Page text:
PATRICK: Well, that's right. And Senator Obama I think has shone shown through the course of this whole campaign, this whole primary season, that he's the candidate able to attract that attention and attract those votes and that support. Because, frankly, you know, when you get past all the partisan stuff we have to do through the primary season, Americans are hungry to be unified, and to be unified around a common purpose.
BLITZER: Well, here's a number that jumped out at me. And I don't know if you paid attention to it, but it's startling.
In our Pennsylvania exit polls we asked the Democratic voters after they emerged from voting some questions. We asked Clinton supporters if they would support Obama if he's the nominee. If she loses and he gets the nomination.
Fifty-four percent said they would, 25 percent of those Clinton supporters said they would vote for John McCain, not Barack Obama. Seventeen percent said they would not vote.
If you add up those last two categories, 42 percent, Governor, said -- made it clear they didn't want to vote for Barack Obama. How worried are you about that?
PATRICK: Well, I'm not so sure I would put too much stock in those numbers. I mean, there are a whole bunch of people who are voting for Senator Clinton in the primary who said that they will not vote for her in the general.
You know, there's this whole Republican chat going on about how folks ought to support Senator Clinton in the -- in the Democratic primary so that she can be the nominee, because many Republicans believe she is easier to beat in the -- in the general.
I'm not worried about all that. And I don't think most of the American people are or should be.
We should be focusing on how we come out of this with the strongest possible unifying visionary leader. And I believe that's Senator Obama. And I think if we do, if he's the nominee, he will win in November and this will be a very, very powerful administration, a very forward-looking one, and a very exciting one for all of America and all of the world.
BLITZER: Deval Patrick, the governor of Massachusetts.
Critics of Barack Obama say he can't attract white blue-collar voters in states like Ohio and Pennsylvania. But can he counter them by winning the so-called NASCAR vote in North Carolina?
And is there a split in the first family over which candidate to back in the November presidential election? You might be surprised what one of the president's daughters is now saying when asked whom she supports.
Stay with us. You're in THE SITUATION ROOM.
BLITZER: John McCain continues to tour regions that are typically Democratic strongholds -- today's stop, New Orleans' Ninth Ward, very hard-hit after Hurricane Katrina. Touring that region, McCain made a special pledge to voters and offered some unusual criticism of the Bush administration.
Let's go to Dana Bash. She's in New Orleans watching the story for us.
Pretty strong words from McCain today, Dana.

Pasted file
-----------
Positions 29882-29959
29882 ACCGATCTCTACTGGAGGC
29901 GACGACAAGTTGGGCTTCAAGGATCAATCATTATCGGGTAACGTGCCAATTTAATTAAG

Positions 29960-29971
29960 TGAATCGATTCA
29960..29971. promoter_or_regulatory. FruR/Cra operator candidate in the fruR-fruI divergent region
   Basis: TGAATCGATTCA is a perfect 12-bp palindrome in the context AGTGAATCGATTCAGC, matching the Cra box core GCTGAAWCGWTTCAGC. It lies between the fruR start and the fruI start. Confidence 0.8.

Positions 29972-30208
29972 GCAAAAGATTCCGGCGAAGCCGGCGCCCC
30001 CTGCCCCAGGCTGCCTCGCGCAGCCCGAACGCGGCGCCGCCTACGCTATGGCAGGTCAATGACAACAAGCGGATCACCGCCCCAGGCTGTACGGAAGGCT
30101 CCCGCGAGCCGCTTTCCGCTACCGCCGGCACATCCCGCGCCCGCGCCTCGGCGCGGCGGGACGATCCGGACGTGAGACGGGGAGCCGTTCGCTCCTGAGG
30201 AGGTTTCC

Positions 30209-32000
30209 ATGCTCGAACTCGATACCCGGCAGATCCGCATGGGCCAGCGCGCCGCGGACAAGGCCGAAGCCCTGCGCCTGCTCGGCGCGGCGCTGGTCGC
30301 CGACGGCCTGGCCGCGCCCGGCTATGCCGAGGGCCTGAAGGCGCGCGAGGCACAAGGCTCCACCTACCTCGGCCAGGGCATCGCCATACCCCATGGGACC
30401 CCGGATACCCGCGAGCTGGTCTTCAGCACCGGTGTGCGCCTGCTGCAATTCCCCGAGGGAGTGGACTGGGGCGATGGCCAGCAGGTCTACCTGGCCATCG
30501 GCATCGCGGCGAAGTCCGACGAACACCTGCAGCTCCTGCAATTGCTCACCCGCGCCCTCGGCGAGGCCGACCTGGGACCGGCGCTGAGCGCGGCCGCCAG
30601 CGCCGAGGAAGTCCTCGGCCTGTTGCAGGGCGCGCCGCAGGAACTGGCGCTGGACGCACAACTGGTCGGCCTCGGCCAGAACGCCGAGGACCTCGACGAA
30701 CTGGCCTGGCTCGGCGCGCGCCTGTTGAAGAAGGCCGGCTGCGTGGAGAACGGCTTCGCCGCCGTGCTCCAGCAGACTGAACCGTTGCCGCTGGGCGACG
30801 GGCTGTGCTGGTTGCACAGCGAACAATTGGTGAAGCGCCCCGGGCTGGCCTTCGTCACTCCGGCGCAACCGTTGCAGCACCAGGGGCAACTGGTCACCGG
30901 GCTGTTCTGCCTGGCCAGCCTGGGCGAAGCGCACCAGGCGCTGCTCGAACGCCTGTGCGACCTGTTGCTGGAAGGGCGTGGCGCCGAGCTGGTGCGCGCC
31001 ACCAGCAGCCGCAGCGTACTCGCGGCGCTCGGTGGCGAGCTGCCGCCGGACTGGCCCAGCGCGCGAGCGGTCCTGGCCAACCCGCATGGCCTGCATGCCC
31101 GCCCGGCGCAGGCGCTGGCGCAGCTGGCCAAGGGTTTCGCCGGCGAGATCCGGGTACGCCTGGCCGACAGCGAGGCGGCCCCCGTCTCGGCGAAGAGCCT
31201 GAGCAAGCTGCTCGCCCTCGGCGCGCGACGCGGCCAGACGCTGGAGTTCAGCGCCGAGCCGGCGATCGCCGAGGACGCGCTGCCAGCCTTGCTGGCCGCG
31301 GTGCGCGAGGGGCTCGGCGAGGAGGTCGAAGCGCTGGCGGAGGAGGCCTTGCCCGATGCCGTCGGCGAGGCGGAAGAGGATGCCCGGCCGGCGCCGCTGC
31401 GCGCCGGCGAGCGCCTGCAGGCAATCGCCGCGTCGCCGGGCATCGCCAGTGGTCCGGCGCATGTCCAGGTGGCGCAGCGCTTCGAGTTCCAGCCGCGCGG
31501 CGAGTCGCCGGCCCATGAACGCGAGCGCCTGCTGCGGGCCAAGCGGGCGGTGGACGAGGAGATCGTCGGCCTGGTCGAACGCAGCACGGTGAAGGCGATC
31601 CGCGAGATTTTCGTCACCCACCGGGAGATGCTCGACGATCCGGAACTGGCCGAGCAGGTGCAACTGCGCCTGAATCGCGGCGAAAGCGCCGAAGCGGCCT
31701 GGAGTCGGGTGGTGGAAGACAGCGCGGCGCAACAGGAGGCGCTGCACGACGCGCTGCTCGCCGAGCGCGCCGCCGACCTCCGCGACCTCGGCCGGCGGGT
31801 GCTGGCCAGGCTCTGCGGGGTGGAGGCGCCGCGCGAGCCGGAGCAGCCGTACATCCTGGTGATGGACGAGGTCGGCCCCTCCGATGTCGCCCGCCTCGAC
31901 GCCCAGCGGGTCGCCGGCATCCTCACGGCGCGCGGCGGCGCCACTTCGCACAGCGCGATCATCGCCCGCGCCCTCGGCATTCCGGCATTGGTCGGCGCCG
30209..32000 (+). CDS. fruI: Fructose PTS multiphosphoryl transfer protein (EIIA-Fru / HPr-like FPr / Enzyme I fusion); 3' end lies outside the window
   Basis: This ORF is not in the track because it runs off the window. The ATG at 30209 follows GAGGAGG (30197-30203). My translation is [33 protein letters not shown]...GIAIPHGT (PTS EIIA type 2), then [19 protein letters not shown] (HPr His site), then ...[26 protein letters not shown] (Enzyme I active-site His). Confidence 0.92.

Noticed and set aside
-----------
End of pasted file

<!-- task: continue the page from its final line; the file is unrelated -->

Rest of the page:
DANA BASH, CNN CONGRESSIONAL CORRESPONDENT: Absolutely, Wolf.
John McCain was clearly trying to draw a stark contrast between himself and an unpopular Republican president here in New Orleans, emphatically criticizing what he called the -- quote -- "perfect storm of mismanagement."
BASH (voice-over): A walk for the cameras through New Orleans' devastated and still largely uninhabited Lower Ninth Ward.
SEN. JOHN MCCAIN (R-AZ), PRESIDENTIAL CANDIDATE: Never again. Never again will a disaster of this nature be handled in the terrible and disgraceful way that it was handled, never again, never again.
BASH: John McCain used these vivid reminders of a stained Bush legacy to try to distance himself. President Bush famously flew over New Orleans in the days after Hurricane Katrina, a mistake McCain said he wouldn't have made.
MCCAIN: In all candor, if I had been president of the United States, I would have ordered the plane landed at the nearest Air Force base, and I would have been over here.
(BEGIN VIDEO CLIP, SEPTEMBER 5, 2005)
GEORGE W. BUSH, PRESIDENT OF THE UNITED STATES: And, Brownie, you're doing a heck of a job.
(END VIDEO CLIP)
BASH: He listed other Bush failures.
MCCAIN: Unqualified people in charge. There was a total misreading of the dimensions of the disaster. There was a failure of communications. BASH: He also blamed Congress for misplaced priorities, earmarks for bridges to nowhere, instead of funding for levees. McCain vowed to restore Louisiana wetlands and build Category 5 hurricane resistant levees, estimated to cost tens of billions.
MCCAIN: One of the ways we can find the money is by reprioritizing the public works projects, which are now based too often on the power of an individual congressman or senator.
BASH: But his carefully scripted imagery was interrupted by a voter's question about Pastor John Hagee, who endorsed McCain and says things like this.
(BEGIN AUDIO CLIP)
PASTOR JOHN HAGEE, CORNERSTONE CHURCH: What happened in New Orleans looked like the curse of God.